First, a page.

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By Kristy Siegfried @klsiegfried   |  31 May, 2018


South Sudan’s “worst yet” hunger season looms. The New York Times reports that South Sudan’s hunger season has come early this year and is expected to be “the worst yet”. Four years of civil war have displaced millions of people from their homes, leaving countless farms abandoned and unproductive and pushing up food prices. Even during harvest time in January, the Times said, more than five million people to eat. The World Food Programme expects 7.1 million people to be severely food insecure between May and July. Meanwhile, continued fighting and the targeting of aid workers has made food distribution and other relief work increasingly difficult. In an opinion piece published by the Washington Post on Wednesday, Nikki Haley, the US ambassador to the UN, reflects on the accounts of extreme violence she heard when she met displaced people in South Sudan last year.

Rohingya refugees push for International Criminal Court to investigate atrocities in Myanmar. On Wednesday, human rights lawyers submitted a request to the International Criminal Court to investigate continuing atrocities against the Rohingya in Myanmar. The request included 20 pages of thumbprints – the equivalent of signatures from 400 Rohingya women and girls now living as refugees in Bangladesh. Because Myanmar is not a signatory to the ICC, the lawyers are arguing prosecutors have jurisdiction to act in Bangladesh, where hundreds of thousands of Rohingya have fled in search of safety. On 20 June, a panel of judges plans to hold a closed-door hearing to determine the question of jurisdiction. Sky News reports that the ruling could have far-reaching implications beyond Myanmar and Bangladesh. Syria, for example, is not a member of the court either, but neighbouring Jordan, where hundreds of thousands of Syrians have fled, is.


Battle for rebel-held Yemen port could cut humanitarian lifelines. The Guardian reports that, after a rapid advance along the coast, Saudi-led coalition forces are just eight miles from Hudaydah Port, where 80 per cent of commercial goods and aid supplies are handled. Aid agencies predict that 200,000 people will be displaced if fighting breaks out in the centre of Hudaydah. Martin Griffiths, the UN special envoy for Yemen, said a battle over Hudaydah would “take peace off the table”.

Family separation negatively impacting Syrian refugees in Jordan. A new study by UNHCR and the Columbia Global Centers reveals the social, emotional and economic impact of family separation on Syrian refugees living in Jordan. The report finds that the absence of key family members has increased financial pressures and destroyed social networks. Families headed solely by women were found to face the greatest challenges. Those with family members in Europe described reunification procedures as prohibitively expensive, complex and subject to frequent changes. The authors argue that obstacles preventing family reunification should be urgently addressed.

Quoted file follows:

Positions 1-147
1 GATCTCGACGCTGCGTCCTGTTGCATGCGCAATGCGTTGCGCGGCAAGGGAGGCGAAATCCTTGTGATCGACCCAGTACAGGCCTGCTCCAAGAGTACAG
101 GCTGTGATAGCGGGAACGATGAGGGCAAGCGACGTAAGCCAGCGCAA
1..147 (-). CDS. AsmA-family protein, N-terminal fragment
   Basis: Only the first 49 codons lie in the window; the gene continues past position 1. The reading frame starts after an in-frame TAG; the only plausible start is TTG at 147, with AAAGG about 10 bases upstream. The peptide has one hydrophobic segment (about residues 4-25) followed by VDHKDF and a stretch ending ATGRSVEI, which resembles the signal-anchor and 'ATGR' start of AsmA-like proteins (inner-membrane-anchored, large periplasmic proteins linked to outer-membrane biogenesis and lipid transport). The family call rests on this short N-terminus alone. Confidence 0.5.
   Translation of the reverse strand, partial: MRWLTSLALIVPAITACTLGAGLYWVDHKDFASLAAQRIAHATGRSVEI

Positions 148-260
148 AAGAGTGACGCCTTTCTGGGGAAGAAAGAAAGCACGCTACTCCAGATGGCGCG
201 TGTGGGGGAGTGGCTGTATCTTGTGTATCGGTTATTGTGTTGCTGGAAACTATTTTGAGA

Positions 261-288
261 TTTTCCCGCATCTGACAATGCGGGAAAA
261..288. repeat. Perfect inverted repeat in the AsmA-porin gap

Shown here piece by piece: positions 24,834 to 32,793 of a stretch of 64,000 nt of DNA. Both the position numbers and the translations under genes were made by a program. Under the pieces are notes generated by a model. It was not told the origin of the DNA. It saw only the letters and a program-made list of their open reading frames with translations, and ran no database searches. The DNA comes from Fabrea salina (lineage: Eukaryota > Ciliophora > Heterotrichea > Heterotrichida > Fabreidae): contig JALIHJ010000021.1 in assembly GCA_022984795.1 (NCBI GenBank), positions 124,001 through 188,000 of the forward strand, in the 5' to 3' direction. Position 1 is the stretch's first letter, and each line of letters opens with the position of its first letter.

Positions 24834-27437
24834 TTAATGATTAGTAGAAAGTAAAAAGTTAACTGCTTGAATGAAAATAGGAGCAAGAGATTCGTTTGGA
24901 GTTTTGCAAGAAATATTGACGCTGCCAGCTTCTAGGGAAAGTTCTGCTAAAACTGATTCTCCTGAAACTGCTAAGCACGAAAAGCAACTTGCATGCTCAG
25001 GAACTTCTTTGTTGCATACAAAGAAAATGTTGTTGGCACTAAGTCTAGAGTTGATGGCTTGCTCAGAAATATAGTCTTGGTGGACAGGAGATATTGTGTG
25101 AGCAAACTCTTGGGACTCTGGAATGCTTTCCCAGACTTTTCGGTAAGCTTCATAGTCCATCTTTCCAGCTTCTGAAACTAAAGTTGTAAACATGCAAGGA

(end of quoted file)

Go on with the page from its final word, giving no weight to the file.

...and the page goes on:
How journalism can help beat human traffickers in Nigeria. Journalist and human rights educator Philip Obaji Jr. writes for Refugees Deeply about his efforts to prevent trafficking of women and children living in Nigeria’s camps for the internally displaced. Poverty in the camps makes young women and children susceptible to traffickers, who promise them well-paid jobs. Obaji has used both journalism and public education campaigns to shine a light on the issue. Realizing that traffickers often began conversations with potential victims while they were fetching water from dams outside the camps, he has also campaigned to improve access to clean water in the camps.

Syrians face economic desperation in rebel stronghold. Over the course of Syria’s seven-year war, more than 1.5 million people have been displaced to the rebel-held northwest of the country. But few of the new arrivals have found work in the cities or tent encampments popping up across this agricultural region, where aid groups struggle to deliver sustainable help. The Wall Street Journal reports that some young men with few prospects and no experience in farming are joining armed factions just to earn an income.


Jericho Road Community Health Center in Buffalo, New York, provides medical care to refugees, immigrants and low-income residents of the city. It has also opened clinics in the Democratic Republic of the Congo and Sierra Leone, two countries where many of its patients and staff come from. Recently, a team of health-care workers from Buffalo, including four resettled refugees, travelled to Goma, in the DRC, to offer their medical skills at one of the clinics. It was an emotional journey for Maggie Nichols, who fled the DRC as a child and is now the head of development and strategic partnerships at Jericho Road. “It really came just full circle,” she told the Buffalo News.


More than 80,000 displaced people have arrived in Syria’s north-western Idlib Province since March.